“It’s a perversity of it, right? And it’s funny, because I stayed up at night, worried that someone would think I was actually writing a book that talked about ‘segregation is a good thing’ because it of course isn’t, it of course was horrible. And that was the other thing that I also found so fascinating about this story. You had these people who were so educated, speaking two and three languages, going to a school and getting an education on par with anyone in Washington, D.C., but had these other restrictions on their lives.”
When you talk about being fearful that people would think that in a way you’re finding some type of silver lining to segregation, it’s fascinating because in some ways, the book outlines what happens to Dunbar with integration, and some of the difficulties it suffers in the years immediately after.
“The other interesting thing about the segregation issue is Dunbar was always black and has always been black. It never integrated. And D.C. for that matter, legally desegregated but never really integrated. And that’s the interesting social part of the story.”
There’s a lot of discussion about sort of intra-racial debate within the book. And Dunbar at one point has this reputation for light-skinned elites, that there are class distinctions in the community in and around Dunbar and they’re reflected in its troubles later on.
“I think the interesting thing was, in Washington, the grammar schools suffered quite a bit in the 30s, 40s and 50s. They were overcrowded and the purse strings were held by many racist southern congressmen. And sometimes, often, kids would only go to school for two to three hours. So post 1954, if you read the Board of Education minutes from that summer, they’re just scrambling. And they start cutting up the city and start making this group here goes to this school and this group here goes to this school. And Dunbar went from being what we all call a magnet school, where kids come from all over the city to go to this city, specifically because they were college-bound, that it became a neighborhood high school. And that meant all elements of the neighborhood: Those kids who had been able to go to elementary school all-day long, and the kids who had only able to go for two hours a day.”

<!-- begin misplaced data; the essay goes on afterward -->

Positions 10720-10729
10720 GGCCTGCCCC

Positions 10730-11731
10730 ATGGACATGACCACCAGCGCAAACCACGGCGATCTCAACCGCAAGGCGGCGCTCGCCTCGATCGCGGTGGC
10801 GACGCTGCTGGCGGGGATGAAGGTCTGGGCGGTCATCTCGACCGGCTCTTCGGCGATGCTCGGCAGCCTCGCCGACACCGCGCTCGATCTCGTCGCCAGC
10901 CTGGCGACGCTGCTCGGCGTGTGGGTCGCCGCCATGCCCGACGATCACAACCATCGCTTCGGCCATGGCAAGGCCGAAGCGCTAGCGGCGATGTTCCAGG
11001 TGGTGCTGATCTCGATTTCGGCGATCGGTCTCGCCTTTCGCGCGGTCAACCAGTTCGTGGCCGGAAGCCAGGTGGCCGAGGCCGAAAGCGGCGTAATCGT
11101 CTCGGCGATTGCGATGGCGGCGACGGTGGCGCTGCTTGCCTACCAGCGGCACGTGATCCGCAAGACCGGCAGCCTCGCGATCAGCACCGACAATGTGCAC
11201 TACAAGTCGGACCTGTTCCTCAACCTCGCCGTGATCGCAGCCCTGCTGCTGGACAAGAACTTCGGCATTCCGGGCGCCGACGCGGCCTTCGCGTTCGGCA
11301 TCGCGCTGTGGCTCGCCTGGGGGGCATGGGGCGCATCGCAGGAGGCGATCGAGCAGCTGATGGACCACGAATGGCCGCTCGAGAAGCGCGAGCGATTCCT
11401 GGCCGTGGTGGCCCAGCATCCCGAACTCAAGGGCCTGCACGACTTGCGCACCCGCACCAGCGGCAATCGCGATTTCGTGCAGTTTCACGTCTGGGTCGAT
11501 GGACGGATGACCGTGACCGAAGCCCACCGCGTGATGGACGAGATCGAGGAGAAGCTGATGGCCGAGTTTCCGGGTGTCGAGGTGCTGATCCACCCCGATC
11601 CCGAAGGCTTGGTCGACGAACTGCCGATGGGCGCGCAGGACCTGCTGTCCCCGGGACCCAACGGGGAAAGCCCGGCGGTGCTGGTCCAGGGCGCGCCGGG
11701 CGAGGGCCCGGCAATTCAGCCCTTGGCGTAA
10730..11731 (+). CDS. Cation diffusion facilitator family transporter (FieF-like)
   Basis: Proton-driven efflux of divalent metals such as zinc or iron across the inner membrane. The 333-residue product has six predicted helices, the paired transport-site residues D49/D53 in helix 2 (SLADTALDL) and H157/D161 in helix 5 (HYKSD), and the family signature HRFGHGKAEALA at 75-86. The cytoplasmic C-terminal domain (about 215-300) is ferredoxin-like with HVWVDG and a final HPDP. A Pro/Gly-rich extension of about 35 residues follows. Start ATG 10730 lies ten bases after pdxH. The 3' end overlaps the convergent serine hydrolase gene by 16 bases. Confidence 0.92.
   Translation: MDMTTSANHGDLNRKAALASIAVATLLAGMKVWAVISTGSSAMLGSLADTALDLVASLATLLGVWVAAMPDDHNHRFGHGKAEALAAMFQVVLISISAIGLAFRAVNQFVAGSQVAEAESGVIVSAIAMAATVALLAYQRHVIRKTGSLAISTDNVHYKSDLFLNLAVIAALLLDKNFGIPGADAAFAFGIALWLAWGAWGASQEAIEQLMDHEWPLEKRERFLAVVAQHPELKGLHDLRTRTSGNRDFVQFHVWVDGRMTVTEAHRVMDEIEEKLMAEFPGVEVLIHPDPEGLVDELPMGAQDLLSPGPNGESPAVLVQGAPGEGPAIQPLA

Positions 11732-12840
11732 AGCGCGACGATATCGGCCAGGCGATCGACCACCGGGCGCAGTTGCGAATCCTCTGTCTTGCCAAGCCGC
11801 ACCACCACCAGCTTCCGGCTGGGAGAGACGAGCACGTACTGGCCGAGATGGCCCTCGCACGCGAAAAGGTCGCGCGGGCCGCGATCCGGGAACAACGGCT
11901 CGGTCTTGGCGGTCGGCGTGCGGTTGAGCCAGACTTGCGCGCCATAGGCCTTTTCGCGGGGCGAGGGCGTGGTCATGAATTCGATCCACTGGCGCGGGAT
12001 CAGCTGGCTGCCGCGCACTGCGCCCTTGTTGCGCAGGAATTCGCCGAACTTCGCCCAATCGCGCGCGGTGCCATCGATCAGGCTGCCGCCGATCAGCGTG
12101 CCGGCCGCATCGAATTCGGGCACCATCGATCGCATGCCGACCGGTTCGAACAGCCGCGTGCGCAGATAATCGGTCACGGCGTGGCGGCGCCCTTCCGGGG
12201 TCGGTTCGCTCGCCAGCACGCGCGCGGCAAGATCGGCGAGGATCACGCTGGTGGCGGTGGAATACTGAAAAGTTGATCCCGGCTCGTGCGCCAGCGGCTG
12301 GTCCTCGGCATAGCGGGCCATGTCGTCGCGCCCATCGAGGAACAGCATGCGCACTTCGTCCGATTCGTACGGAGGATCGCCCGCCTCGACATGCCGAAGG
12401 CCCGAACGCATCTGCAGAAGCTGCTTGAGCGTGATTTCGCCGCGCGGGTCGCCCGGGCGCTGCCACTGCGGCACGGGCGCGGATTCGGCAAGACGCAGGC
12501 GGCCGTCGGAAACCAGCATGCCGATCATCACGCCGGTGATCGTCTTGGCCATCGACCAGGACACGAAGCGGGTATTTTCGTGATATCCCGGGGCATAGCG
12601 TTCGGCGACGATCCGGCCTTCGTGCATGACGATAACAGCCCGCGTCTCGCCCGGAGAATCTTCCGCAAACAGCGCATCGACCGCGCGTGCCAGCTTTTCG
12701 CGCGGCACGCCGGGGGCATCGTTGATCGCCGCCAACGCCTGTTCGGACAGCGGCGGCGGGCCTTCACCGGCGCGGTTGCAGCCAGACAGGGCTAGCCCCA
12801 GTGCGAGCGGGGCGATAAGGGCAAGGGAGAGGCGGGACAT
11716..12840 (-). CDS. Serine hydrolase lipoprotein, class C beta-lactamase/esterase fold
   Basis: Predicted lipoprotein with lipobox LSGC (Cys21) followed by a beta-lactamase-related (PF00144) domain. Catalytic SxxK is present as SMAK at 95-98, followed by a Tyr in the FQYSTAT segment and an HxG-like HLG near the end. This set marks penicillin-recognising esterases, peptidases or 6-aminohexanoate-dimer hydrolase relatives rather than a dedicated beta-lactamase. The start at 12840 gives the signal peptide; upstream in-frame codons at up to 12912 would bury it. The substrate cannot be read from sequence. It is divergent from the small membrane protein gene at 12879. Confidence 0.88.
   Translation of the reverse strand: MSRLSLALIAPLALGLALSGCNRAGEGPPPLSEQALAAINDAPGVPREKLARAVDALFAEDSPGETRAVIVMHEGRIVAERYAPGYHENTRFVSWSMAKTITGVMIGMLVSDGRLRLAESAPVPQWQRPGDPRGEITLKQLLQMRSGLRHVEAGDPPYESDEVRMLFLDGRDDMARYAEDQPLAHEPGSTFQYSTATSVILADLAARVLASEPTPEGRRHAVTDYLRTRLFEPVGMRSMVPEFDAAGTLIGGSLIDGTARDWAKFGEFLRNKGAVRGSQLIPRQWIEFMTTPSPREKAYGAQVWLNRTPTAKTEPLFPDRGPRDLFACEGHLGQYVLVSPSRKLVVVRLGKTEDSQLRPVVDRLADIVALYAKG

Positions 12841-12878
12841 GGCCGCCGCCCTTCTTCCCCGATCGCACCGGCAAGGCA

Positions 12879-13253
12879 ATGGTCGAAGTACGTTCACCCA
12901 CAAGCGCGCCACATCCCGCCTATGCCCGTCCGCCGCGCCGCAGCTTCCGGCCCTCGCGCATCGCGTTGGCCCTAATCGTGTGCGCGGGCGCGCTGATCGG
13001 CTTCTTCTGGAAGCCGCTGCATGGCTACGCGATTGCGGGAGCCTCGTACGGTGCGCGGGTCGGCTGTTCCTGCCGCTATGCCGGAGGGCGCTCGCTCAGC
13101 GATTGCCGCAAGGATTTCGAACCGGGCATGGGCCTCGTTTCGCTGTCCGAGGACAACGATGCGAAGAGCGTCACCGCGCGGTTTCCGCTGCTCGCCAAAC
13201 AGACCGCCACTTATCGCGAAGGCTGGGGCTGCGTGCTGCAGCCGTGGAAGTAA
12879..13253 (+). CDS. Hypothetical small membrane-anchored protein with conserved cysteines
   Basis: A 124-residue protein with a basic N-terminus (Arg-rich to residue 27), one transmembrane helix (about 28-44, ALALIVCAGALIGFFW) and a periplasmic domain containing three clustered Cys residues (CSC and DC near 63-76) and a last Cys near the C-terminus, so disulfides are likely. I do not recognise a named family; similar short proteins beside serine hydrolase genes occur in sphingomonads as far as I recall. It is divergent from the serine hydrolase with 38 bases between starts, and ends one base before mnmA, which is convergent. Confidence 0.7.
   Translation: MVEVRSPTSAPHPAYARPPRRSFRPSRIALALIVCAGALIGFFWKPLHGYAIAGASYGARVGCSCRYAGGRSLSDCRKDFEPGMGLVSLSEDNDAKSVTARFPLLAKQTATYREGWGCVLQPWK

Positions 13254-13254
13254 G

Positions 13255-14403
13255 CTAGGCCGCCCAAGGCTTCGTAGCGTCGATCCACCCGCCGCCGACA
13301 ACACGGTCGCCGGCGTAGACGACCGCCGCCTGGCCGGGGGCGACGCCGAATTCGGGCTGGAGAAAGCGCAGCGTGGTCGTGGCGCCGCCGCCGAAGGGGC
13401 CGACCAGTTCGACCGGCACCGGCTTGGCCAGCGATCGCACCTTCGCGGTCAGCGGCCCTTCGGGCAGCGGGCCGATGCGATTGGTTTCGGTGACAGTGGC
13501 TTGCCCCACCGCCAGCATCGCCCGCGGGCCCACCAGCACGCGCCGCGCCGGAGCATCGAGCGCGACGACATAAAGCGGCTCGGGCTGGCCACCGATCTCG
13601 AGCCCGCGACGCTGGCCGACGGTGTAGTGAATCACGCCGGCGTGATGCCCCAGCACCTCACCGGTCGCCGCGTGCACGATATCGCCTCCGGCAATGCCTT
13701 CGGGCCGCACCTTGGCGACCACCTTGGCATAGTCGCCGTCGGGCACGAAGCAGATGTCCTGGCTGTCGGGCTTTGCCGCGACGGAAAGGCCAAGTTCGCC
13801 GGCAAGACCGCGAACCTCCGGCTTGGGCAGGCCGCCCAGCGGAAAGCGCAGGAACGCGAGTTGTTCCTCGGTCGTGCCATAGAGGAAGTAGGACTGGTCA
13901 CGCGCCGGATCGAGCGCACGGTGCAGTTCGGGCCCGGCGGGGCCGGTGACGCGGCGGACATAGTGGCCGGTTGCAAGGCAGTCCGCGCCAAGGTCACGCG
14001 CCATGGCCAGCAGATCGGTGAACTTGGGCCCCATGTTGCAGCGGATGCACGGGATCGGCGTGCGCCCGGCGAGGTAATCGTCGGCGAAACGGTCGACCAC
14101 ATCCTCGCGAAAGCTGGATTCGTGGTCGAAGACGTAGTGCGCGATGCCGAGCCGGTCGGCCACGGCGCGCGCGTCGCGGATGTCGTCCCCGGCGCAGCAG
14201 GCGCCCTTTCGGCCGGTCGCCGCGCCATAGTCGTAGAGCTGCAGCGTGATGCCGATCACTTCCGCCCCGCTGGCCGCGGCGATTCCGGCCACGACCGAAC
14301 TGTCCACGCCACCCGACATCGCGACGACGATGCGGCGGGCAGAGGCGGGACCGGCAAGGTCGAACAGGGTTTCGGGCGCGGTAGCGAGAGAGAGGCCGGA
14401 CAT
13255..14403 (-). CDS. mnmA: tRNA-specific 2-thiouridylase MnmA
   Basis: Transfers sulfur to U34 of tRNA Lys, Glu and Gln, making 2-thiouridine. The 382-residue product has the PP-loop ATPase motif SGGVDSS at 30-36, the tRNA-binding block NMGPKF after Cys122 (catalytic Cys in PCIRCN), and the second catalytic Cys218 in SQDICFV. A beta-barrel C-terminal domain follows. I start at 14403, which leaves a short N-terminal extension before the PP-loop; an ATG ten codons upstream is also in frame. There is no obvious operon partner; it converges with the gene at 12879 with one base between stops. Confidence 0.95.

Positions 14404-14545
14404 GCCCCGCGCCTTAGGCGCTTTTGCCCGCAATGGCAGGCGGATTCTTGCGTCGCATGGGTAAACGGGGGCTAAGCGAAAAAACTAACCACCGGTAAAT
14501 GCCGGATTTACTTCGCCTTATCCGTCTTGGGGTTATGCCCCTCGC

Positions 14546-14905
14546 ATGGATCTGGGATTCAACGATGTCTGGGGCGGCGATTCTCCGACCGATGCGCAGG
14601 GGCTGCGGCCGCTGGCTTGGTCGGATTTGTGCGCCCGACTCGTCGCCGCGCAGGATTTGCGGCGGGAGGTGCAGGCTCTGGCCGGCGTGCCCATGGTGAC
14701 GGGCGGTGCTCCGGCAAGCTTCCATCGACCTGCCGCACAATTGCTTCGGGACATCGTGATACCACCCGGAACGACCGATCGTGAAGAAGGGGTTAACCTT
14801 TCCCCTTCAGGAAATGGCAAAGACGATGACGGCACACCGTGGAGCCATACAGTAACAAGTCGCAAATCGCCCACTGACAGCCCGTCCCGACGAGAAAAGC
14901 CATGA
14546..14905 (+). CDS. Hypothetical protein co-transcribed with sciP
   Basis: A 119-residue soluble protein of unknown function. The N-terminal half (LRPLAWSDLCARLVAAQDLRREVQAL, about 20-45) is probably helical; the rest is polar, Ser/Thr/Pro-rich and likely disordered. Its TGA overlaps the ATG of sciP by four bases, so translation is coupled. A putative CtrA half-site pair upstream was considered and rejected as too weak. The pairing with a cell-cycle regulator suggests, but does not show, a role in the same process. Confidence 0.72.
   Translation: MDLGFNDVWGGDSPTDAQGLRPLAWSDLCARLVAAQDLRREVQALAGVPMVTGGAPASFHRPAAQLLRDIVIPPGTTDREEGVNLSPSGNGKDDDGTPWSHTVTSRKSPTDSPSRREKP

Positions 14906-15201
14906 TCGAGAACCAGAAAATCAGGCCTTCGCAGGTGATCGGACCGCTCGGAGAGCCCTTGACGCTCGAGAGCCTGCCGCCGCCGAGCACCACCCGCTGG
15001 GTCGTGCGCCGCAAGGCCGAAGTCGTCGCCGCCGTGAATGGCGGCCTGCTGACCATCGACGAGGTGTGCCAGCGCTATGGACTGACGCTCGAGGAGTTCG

When you’re going back to the 60s and early 70s, what are some of the aspects of Dunbar’s evolution that you see reflected in urban education in general?
“The thing that happened in the 70s with Dunbar that I think we can really learn from is that they tore down the old school. There was this huge movement to tear down the original Dunbar. and the older alumni, many of whom were in their 70s and 80s, were trying to get across, ‘Wait. This is a historical institution. This is an important part of American history and black history. You have to, in some way, save the school.’ And the more modern folks said, ‘Hey, you know what, that’s a symbol of segregation, that’s a symbol of when we were subservient. And we need a new, modern high school.’
“I think one of the things that we can learn, is not to be so hasty to get rid of the old. Because there were many amazing things about the history of Dunbar that could be applied to education reform today. One of the reasons why I really started working on this book hard core in 2007 was when all this discussion about education reform was happening in D.C., I thought to myself, ‘You know that there’s a blue print, blocks away from y’all, where you could learn so much from this high school that was never supposed to be as successful as it was.’ It was, ‘Yeah, this is the high school for the black kids. That’s the high school for the Negroes….’ It turned out to be this academic powerhouse.”
There’s going to be yet another new facility for Dunbar that’s opening in just a few weeks. What’s the feeling in the school there today, and what do you think its chances are for turning things around?
“The new Dunbar is costing $122 million and it is embracing the history. There are going to be 200 plus plaques on the floor dedicated to some of the great graduates on the school, and they plan to leave some of them empty with the idea that, ‘Hey, you could you, you could be the next great leader, lawyer, doctor, scientist, teacher. That plaque could belong to you, the one right next Senator Ed Brooke, or Eleanor Holmes Norton, or Charles Hamilton Houston.’”